Clubhouse And The Future Of Social Audio
Social audio looks set to grow in 2021. Unlike text-forward social media such as Twitter, or image-based platforms like Instagram, social audio platforms like Clubhouse put the human voice front and centre, with fascinating results.
For the past few weeks I’ve been exploring Clubhouse.
In some ways Clubhouse feels similar to other social media platforms. But it’s audio-based. There’s no direct messages, no photos, no text apart from bios and descriptions of events. You listen. You talk. And then you listen some more.
Audio plays a role in other social media platforms; usually alongside video on Instagram, Twitter, and YouTube. SoundCloud added some social media features to music sharing.
But Clubhouse makes live, real-time conversation possible among many users. It’s like social media radio. And the experience is surprisingly compelling.
The Social Audio Experience
Clubhouse feels familiar at first. You create a profile, follow people, and people follow you. But there’s no feed or timeline, as on Instagram or Twitter. Instead you see what Clubhouse calls the hallway. This is a list of rooms or spaces where conversations happen, some that are live and a few that are coming up soon. You can also check if the people you follow are online, and what rooms they might be in. And you can start or schedule your own rooms as well.
Some rooms are small, maybe a handful of folk, and some are huge, as in thousands of people. There could be a lot of people talking, maybe a panel taking questions, or it might be a simple interview. Some rooms have a musician or DJ performing to a listening audience.
Once you select a room you see a page with lots of circular avatars for all the people listening to that conversation.
Each user will be in one of three sections. The first is called the stage. That’s the people speaking and moderating the room.
Then there’s a section with listeners who are followed by the people on stage. It’s a bit like a VIP zone. And then a final section for everyone else.
You can mute and unmute yourself. Or raise a virtual hand to ask a question. And of course leave the room. Sometimes the features, like muting and hand-raising, are controlled by the moderators. All of which will be familiar to anyone who has used apps like Zoom or attended live webinars.
What’s interesting isn’t the tech but the way it seems to make people behave.
The Intimacy Of Voice
It’s striking how hospitable and respectful people are on Clubhouse. Hearing people’s voices feels more intimate than reading their words or seeing images. It slows down the exchange. It adds context. And it reminds you there’s a person behind the ideas and stories.
Years ago I wrote about how online forums can become so full of conflict. Any small comment could be taken out of context. The reply could be paragraph after paragraph of relentless vitriol. All totally out of proportion to whatever it was that was said. This is something we’ve increasingly seen take over forms of social media.
Clubhouse users seem well aware of this problem. This is a culture that, for now, prizes authenticity and kindness. It’s remarkable how generous many of the rooms are. It’s helped by a constant conversation that reinforces this culture of allowing people to speak and expecting courtesy. And a sign-up process that makes sure all users are verified.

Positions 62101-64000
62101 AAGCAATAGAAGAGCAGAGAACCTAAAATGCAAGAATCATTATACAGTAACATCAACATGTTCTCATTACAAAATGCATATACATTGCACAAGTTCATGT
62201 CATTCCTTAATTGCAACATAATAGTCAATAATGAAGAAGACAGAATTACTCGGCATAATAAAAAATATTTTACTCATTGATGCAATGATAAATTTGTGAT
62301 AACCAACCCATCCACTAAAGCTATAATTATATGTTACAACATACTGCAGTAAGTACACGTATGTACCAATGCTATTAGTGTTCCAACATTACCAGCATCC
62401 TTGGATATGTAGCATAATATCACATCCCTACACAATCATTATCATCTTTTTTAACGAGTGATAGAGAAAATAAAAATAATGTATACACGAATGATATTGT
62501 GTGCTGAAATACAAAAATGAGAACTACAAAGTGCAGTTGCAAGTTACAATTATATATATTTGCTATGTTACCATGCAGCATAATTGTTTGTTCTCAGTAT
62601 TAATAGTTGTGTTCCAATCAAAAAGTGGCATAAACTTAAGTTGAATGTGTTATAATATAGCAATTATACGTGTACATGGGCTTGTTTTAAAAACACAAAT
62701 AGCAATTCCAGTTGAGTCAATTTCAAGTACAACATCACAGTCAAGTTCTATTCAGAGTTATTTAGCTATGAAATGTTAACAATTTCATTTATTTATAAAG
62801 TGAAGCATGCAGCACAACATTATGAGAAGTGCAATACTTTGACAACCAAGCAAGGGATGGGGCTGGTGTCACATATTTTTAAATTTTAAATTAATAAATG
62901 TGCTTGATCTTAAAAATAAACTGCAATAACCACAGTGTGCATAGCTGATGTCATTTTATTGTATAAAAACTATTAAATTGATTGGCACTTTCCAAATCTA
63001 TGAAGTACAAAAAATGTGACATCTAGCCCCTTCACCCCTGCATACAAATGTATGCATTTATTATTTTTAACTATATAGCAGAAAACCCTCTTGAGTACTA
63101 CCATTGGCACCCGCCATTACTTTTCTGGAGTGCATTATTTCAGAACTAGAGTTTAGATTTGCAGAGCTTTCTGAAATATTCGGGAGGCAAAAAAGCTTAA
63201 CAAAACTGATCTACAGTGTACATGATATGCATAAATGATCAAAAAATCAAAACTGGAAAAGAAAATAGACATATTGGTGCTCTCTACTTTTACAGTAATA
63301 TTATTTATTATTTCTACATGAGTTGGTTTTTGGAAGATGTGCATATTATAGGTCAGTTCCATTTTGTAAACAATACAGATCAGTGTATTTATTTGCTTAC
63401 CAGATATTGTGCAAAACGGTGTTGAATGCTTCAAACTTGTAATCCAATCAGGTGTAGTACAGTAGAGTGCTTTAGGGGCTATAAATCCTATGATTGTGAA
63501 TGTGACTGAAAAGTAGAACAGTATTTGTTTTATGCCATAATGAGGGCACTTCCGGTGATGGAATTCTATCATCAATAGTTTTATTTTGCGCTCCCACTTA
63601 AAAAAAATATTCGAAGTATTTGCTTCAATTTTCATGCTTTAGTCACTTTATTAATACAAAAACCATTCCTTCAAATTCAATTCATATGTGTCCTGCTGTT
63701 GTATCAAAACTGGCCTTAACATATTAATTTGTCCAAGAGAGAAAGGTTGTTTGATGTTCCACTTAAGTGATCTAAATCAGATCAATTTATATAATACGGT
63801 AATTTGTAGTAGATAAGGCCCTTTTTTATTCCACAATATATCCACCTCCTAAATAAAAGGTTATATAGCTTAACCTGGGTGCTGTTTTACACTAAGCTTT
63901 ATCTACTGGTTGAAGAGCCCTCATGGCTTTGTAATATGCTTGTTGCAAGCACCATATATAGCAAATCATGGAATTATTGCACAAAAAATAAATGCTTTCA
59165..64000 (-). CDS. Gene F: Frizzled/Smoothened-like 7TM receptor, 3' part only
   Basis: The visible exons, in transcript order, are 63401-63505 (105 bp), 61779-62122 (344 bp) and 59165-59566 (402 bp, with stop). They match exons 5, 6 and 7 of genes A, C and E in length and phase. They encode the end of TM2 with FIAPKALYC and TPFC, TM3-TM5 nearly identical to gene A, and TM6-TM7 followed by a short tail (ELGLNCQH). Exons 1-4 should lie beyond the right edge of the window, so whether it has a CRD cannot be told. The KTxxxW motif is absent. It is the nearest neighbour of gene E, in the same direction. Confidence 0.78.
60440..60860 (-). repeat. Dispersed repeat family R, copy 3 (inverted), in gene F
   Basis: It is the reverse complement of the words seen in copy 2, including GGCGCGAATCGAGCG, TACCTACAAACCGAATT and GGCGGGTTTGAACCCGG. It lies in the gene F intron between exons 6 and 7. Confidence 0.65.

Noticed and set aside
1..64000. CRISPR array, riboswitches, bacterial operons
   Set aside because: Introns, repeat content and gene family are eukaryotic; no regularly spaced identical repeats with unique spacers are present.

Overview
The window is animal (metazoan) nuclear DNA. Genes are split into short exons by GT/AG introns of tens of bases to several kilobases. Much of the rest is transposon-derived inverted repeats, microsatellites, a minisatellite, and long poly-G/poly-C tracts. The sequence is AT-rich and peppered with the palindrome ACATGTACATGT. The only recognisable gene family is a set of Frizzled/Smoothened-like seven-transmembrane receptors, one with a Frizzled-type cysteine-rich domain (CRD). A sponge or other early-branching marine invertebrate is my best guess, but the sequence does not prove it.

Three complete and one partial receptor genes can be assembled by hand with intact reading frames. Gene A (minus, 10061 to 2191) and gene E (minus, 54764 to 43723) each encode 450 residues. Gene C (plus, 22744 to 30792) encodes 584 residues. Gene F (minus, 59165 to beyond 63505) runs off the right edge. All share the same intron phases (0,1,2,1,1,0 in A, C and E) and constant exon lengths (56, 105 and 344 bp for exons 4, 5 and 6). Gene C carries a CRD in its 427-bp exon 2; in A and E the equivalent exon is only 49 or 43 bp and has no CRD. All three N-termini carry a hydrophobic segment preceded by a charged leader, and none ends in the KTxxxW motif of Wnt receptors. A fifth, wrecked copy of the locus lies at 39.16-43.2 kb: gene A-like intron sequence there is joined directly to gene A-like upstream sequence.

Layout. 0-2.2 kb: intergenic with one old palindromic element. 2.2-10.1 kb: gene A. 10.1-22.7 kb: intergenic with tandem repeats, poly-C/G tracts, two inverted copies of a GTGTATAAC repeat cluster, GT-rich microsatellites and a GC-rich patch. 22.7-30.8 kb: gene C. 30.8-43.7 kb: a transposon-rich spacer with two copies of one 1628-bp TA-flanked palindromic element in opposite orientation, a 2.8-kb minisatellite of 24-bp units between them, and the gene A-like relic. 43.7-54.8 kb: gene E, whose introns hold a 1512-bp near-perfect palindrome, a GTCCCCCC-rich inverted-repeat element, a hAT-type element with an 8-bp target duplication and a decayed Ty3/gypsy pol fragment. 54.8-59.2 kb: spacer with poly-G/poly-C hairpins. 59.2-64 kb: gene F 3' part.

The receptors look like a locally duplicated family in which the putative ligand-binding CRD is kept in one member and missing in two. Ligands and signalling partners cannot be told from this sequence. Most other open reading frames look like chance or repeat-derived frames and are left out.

But, as anyone who’s been yelled at over the phone will remember, the presence of voices is no guarantee of civility.
So far, Clubhouse is small. And spectacularly diverse. This is part of what makes it feel so different and fresh. It’s reminiscent of the early days of Twitter, when that young platform changed from being solely tech-focused to a place popular with creatives and people who worked in media.
Clubhouse now, like Twitter then, is a place to meet people and have interesting conversations.
The Social Audio Space
Right now clubhouse is growing fast. It’s still invitation-only but in just a few weeks it’s expanded to many new territories. How it will cope with an influx of new users, or competition from other apps, remains to be seen.
Spaces, Twitter’s answer to Clubhouse, is already in beta. It promises many of the same features. And because it’s built on Twitter’s platform and social graph it has the potential to be a lot more dynamic and immediate for Twitter users.
And there are already rumours that Facebook might be interested in either buying Clubhouse or rolling out its own version, maybe added to Instagram or WhatsApp.
It seems clear that social audio has arrived. I’m already part of a weekly panel discussing SciFi films on Clubhouse. And I’m experimenting with using the platform to share live music as well.
As long as we’re living with the pandemic, audio is a nice change from the pressure of being on video, while still feeling connected to other people.
I’m not sure if Clubhouse will succeed in making social audio the next big thing. It could be that social audio just becomes a feature we use in an existing platform. The list of apps and platforms that once felt vital but are now forgotten is long. Does anyone remember Meerkat for example, the video-sharing platform that once looked set to take over the internet?
Whatever happens I love hearing people’s voices, hearing the authenticity in their stories, and the kindness when listeners hold a space for those stories and reply with gratitude. Social audio feels like something we need right now.